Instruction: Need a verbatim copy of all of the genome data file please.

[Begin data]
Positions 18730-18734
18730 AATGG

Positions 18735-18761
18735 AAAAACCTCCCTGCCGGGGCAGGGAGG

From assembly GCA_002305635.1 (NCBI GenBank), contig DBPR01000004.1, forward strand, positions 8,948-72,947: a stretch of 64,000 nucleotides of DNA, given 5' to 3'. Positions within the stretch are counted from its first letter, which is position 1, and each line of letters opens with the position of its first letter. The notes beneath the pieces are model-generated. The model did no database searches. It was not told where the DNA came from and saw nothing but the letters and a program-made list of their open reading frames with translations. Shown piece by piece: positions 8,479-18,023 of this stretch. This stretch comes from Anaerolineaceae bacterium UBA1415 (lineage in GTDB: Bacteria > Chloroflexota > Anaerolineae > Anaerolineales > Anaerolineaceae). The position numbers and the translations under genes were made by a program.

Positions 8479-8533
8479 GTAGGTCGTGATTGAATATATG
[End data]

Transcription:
Positions 18730-18734
18730 AATGG

Positions 18735-18761
18735 AAAAACCTCCCTGCCGGGGCAGGGAGG

From assembly GCA_002305635.1 (NCBI GenBank), contig DBPR01000004.1, forward strand, positions 8,948-72,947: a stretch of 64,000 nucleotides of DNA, given 5' to 3'. Positions within the stretch are counted from its first letter, which is position 1, and each line of letters opens with the position of its first letter. The notes beneath the pieces are model-generated. The model did no database searches. It was not told where the DNA came from and saw nothing but the letters and a program-made list of their open reading frames with translations. Shown piece by piece: positions 8,479-18,023 of this stretch. This stretch comes from Anaerolineaceae bacterium UBA1415 (lineage in GTDB: Bacteria > Chloroflexota > Anaerolineae > Anaerolineales > Anaerolineaceae). The position numbers and the translations under genes were made by a program.

Positions 8479-8533
8479 GTAGGTCGTGATTGAATATATG